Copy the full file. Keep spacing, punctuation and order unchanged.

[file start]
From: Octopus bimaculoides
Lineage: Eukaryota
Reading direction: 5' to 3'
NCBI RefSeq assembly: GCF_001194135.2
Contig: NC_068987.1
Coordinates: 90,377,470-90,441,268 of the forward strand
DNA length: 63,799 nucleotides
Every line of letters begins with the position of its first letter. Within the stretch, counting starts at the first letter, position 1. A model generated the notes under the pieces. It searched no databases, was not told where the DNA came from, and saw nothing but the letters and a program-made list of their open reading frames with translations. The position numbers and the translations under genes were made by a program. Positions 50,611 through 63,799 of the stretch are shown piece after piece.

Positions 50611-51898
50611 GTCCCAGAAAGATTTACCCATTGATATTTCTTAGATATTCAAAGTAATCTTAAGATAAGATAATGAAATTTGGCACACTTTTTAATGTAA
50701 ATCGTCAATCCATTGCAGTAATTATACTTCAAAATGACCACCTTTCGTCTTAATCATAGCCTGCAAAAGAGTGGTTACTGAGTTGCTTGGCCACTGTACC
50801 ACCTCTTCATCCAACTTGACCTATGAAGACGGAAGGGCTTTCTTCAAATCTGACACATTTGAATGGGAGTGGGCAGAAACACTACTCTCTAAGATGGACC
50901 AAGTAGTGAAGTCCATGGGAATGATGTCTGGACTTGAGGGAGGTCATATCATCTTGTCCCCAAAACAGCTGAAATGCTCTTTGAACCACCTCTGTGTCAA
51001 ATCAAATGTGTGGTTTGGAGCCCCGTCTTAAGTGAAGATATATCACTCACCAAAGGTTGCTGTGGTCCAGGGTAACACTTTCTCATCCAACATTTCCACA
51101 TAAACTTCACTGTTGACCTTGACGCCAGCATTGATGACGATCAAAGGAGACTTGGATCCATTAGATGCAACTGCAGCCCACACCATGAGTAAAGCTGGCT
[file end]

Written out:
From: Octopus bimaculoides
Lineage: Eukaryota
Reading direction: 5' to 3'
NCBI RefSeq assembly: GCF_001194135.2
Contig: NC_068987.1
Coordinates: 90,377,470-90,441,268 of the forward strand
DNA length: 63,799 nucleotides
Every line of letters begins with the position of its first letter. Within the stretch, counting starts at the first letter, position 1. A model generated the notes under the pieces. It searched no databases, was not told where the DNA came from, and saw nothing but the letters and a program-made list of their open reading frames with translations. The position numbers and the translations under genes were made by a program. Positions 50,611 through 63,799 of the stretch are shown piece after piece.

Positions 50611-51898
50611 GTCCCAGAAAGATTTACCCATTGATATTTCTTAGATATTCAAAGTAATCTTAAGATAAGATAATGAAATTTGGCACACTTTTTAATGTAA
50701 ATCGTCAATCCATTGCAGTAATTATACTTCAAAATGACCACCTTTCGTCTTAATCATAGCCTGCAAAAGAGTGGTTACTGAGTTGCTTGGCCACTGTACC
50801 ACCTCTTCATCCAACTTGACCTATGAAGACGGAAGGGCTTTCTTCAAATCTGACACATTTGAATGGGAGTGGGCAGAAACACTACTCTCTAAGATGGACC
50901 AAGTAGTGAAGTCCATGGGAATGATGTCTGGACTTGAGGGAGGTCATATCATCTTGTCCCCAAAACAGCTGAAATGCTCTTTGAACCACCTCTGTGTCAA
51001 ATCAAATGTGTGGTTTGGAGCCCCGTCTTAAGTGAAGATATATCACTCACCAAAGGTTGCTGTGGTCCAGGGTAACACTTTCTCATCCAACATTTCCACA
51101 TAAACTTCACTGTTGACCTTGACGCCAGCATTGATGACGATCAAAGGAGACTTGGATCCATTAGATGCAACTGCAGCCCACACCATGAGTAAAGCTGGCT